329 II. 2
Being and Time

however, means not-Being-present-at-hand. A lack, as the not-Being-present-at-hand of something which ought to be, is a definite sort of Being which goes with the present-at-hand. In this sense it is essential that in existence there can be nothing lacking, not because it would then be perfect, but because its character of Being remains distinct from any presence-at-hand.

Nevertheless, in the idea of 'Guilty!' there lies the character of the "not". If the 'Guilty!' is something that can definitely apply to existence, then this raises the ontological problem of clarifying existentially the character of this "not" as a "not". Moreover, to the idea of 'Guilty !' belongs what is expressed without further differentiation in the conception of guilt as 'having responsibility for'—that is, as Being-the basis for . . . Hence we define the formally existential idea of the 'Guilty!' as "Being-the-basis for a Being which has been defined by a 'not' "—that is to say, as "Being-the-basis of a nullity".1 The idea of the "not" which lies in the concept of guilt as understood existentially, excludes relatedness to anything present-at-hand which is possible or which may have been required; furthermore, Dasein is altogether incommensurable with anything present-at-hand or generally accepted [Geltenden] which is not it itself, or which is not in the way Dasein is—namely, existing; so any possibility that, with regard to Being-the-basis for a lack, the entity which is itself such a basis might be reckoned up as 'lacking in some manner', is a possibility which drops out. If a lack, such as failure to fulfil some requirement, has been 'caused' in a manner characteristic of Dasein, we cannot simply reckon back to there [284] being something lacking [Mangelhaftigkeit] in the 'cause'. Being-the-basis-for-something need not have the same "not"-character as the privativum which is based upon it and which arises from it. The basis need not acquire a nullity of its own from that for which it is the basis [seinem Begriindeten]. This implies, however, that Being-guilty does not first result from an indebtedness [Verschuldung], but that, on the contrary, indebtedness becomes possible only 'on the basis' of a primordial Being-guilty. Can something like this be exhibited in Dasein's Being, and how is it at all possible existentially?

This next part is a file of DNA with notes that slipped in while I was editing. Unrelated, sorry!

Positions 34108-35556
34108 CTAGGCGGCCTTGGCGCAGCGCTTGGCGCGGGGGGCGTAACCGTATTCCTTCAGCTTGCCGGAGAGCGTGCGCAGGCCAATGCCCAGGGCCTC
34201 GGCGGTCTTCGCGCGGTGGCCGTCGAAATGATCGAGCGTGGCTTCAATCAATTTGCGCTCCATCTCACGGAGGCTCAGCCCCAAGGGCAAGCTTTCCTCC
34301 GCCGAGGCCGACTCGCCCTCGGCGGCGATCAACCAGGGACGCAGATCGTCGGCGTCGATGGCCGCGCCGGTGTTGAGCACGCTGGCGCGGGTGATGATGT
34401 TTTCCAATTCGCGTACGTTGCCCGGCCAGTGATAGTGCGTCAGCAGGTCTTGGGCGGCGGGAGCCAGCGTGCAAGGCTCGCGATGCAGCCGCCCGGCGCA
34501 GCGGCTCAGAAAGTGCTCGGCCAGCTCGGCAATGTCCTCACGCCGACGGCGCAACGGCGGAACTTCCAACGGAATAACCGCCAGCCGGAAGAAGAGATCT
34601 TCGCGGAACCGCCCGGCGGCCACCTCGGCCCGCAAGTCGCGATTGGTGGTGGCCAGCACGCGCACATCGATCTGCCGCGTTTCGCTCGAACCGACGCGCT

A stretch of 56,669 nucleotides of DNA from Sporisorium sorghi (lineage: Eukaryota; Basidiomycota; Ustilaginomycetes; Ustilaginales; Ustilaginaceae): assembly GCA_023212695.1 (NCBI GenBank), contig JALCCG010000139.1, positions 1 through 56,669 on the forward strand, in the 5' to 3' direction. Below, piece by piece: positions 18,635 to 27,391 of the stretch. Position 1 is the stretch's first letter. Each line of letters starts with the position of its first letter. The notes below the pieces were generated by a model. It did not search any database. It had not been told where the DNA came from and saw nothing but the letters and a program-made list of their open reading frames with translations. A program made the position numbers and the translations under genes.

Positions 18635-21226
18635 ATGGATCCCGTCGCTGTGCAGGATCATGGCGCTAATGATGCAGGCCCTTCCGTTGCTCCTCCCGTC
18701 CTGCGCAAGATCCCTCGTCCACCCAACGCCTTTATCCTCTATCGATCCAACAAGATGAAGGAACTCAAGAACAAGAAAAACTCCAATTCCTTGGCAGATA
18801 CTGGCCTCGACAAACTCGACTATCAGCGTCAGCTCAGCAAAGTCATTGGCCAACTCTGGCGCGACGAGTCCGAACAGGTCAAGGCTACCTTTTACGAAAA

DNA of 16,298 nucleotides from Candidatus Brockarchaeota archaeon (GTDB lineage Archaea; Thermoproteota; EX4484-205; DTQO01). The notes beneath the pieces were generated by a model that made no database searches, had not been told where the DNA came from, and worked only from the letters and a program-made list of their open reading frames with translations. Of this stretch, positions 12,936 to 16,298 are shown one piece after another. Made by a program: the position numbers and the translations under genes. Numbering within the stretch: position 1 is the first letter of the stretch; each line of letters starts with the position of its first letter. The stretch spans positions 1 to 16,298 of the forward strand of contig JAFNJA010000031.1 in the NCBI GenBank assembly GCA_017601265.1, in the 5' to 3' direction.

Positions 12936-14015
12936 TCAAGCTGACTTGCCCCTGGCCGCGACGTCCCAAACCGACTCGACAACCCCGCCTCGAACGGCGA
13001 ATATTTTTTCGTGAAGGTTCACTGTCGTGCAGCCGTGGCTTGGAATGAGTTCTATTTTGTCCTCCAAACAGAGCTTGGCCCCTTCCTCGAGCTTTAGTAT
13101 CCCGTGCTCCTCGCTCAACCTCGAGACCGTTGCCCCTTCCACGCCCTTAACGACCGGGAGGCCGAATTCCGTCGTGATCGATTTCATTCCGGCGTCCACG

Dasein's Being is care. It comprises in itself facticity (thrownness), existence (projection), and falling. As being, Dasein is something that has been thrown; it has been brought into its "there", but not of its own accord. As being, it has taken the definite form of a potentiality-for-Being which

1 '. . . Grundsein für ein durch ein Nicht bestimmtes Sein—das heisst Grundsein einer Nichtigkeit'. The noun 'Nichtigkeit' which might well be translated here as 'notness', may be used in legal contexts where something has been declared 'null and void', and can be used more generally to apply to almost anything that is vacuous, trifling, ephemeral, or 'nil'. Heidegger will rule out some of these connotations on H. 285.

Being and Time (M&R) by Martin Heidegger